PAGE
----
(J. Scott Applewhite/Associated Press) (J. Scott Applewhite/Associated Press)

There was good news for Republicans this week in a Wall Street Journal/NBC News poll:

The Republican Party is gaining a public-opinion edge on several key issues ahead of the 2014 elections, as Americans question President Barack Obama’s leadership on Syria and worry about the country’s overall direction, a new Wall Street Journal/NBC News poll shows.

Republicans are now rated higher than Democrats on handling the economy and foreign policy, and the GOP’s lead has strengthened on several other issues, including dealing with the federal deficit and ensuring a strong national defense.

The danger here is not only hubris (e.g. the suicidal government-shutdown scheme), which may fritter away this advantage, but choosing their 2014 candidates unwisely, as they did in many cases in the 2008 and 2010 Senate elections.

Take the tea party-backed challenger to Rep. Mike Simpson (R-Idaho). A blogger who knows the local scene writes:

Bryan Smith, who is running against Mike Simpson in the second district of Idaho, is pretty well known commodity in his home town. He is not particularly well-liked there, because he is a trial lawyer and runs a debt collection business on the side.

Smith also has some experience lobbying. He lobbied hard against efforts to pass tort reform in Idaho. Tort reform is bad news for trial lawyers and for debt collectors. . . .

This is the guy that the Club for Growth has chosen to best represent them in the coming election.

Republican voters should take notice of the flashing red light.

Example no. 2: Huffington Post reports that Republican Barry Loudermilk is looking to replace Rep. Phil Gingrey (R-Ga.). Loudermilk got the endorsement of one David Barton, whom he touted as a constitutional guru. In fact, Barton is a crank:

Barton’s views on LGBT people have been especially controversial. Right Wing Watch has documented several of Barton’s incendiary ideas, including his theory that the lack of a cure for AIDS is a sign that God condemns homosexuality.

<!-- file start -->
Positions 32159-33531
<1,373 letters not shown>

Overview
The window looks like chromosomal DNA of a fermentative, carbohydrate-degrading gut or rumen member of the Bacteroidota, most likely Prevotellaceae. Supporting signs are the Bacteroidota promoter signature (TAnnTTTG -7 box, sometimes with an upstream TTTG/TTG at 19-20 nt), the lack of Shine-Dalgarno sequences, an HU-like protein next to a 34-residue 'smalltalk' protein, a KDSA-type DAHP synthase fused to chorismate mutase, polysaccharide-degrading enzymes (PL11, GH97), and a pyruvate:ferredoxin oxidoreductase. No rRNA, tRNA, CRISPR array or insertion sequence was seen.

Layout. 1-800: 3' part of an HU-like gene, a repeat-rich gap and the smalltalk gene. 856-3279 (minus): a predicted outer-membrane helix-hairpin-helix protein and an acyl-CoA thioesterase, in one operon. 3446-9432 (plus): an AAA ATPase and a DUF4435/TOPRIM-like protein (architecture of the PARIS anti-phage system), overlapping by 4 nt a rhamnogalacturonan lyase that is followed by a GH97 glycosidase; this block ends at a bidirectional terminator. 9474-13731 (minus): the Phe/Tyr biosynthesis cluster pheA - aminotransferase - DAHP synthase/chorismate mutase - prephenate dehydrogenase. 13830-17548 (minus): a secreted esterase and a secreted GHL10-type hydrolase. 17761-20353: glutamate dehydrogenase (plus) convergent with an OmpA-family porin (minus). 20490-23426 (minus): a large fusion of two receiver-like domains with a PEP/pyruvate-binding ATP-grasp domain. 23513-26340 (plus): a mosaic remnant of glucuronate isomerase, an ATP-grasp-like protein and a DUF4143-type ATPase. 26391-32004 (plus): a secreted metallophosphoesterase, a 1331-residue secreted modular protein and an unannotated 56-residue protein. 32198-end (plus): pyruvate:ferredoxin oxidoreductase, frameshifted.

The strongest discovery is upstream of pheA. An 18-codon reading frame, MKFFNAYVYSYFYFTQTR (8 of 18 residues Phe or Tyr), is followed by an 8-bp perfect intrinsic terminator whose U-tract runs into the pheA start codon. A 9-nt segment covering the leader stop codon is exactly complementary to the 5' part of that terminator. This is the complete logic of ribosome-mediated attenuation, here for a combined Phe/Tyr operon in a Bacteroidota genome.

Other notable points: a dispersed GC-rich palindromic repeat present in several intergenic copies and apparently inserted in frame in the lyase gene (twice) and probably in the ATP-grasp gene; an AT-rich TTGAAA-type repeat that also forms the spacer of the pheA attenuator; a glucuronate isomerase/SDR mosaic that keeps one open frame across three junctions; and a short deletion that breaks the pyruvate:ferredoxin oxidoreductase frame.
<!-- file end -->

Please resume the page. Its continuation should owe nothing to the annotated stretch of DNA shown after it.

“And the Bible again, it’s right every time, and studies keep proving that and that’s why AIDS has been something they haven’t discovered a cure for or a vaccine for,” Barton said on an episode of WallBuilders Live. “Every time they just about get a vaccine discovered for it, it transmutes into something new and they have to start over again. And that goes to what God says, ‘Hey you’re going to bear in your body the consequences of this homosexual behavior.'”

Loudermilk’s judgment seems to be of the Todd Akin variety. Maybe Republicans should look elsewhere.

And finally there is tea party champ Ken Buck, who ran for U.S. Senate in Colorado in 2010 and lost. Why would the Republicans nominate someone who already was rejected by the voters? It seems there is some revisionist history being concocted to the effect that he was fine but the GOP bombed. There is a problem with this theory: It’s dead wrong.

Republicans won all the other statewide races other than governor. The GOP contenders won with 962,531, 852,858 and 866,934 votes, compared to Ken Buck’s 824,789 votes. Republicans in Colorado in 2010 also won back two U.S. House seats from the Democrats AND Republicans won back control of the state House. Everyone did just fine, except Buck.

The tea party gang would have us believe that the bad-old National Republican Senatorial Committee (NRSC) did Buck in. In fact, in the general election, outside groups such as Crossroads and the NRSC spent a boatload of money for nothing. A Republican who saw the race close up tells Right Turn that Buck, for the general election, got $15 million between Crossroads and the NRSC, the most support the NRSC gave any Senate candidate. Buck still was beaten, losing women, for example, by double digits.

Buck might have other arguments for his nomination, but 2010 is a powerful reason that Colorado Republicans should look elsewhere.

In short, the tea party and right-wing bloggers and groups nowhere near the scene of 2016 races will tout all sorts of flawed and unprepared candidates. It is up to voters to figure out that the people who sold them on characters like Sharron Angle and Christine O’Donnell have a rotten track record — that is, if Republican voters actually want to hold and pick up some seats.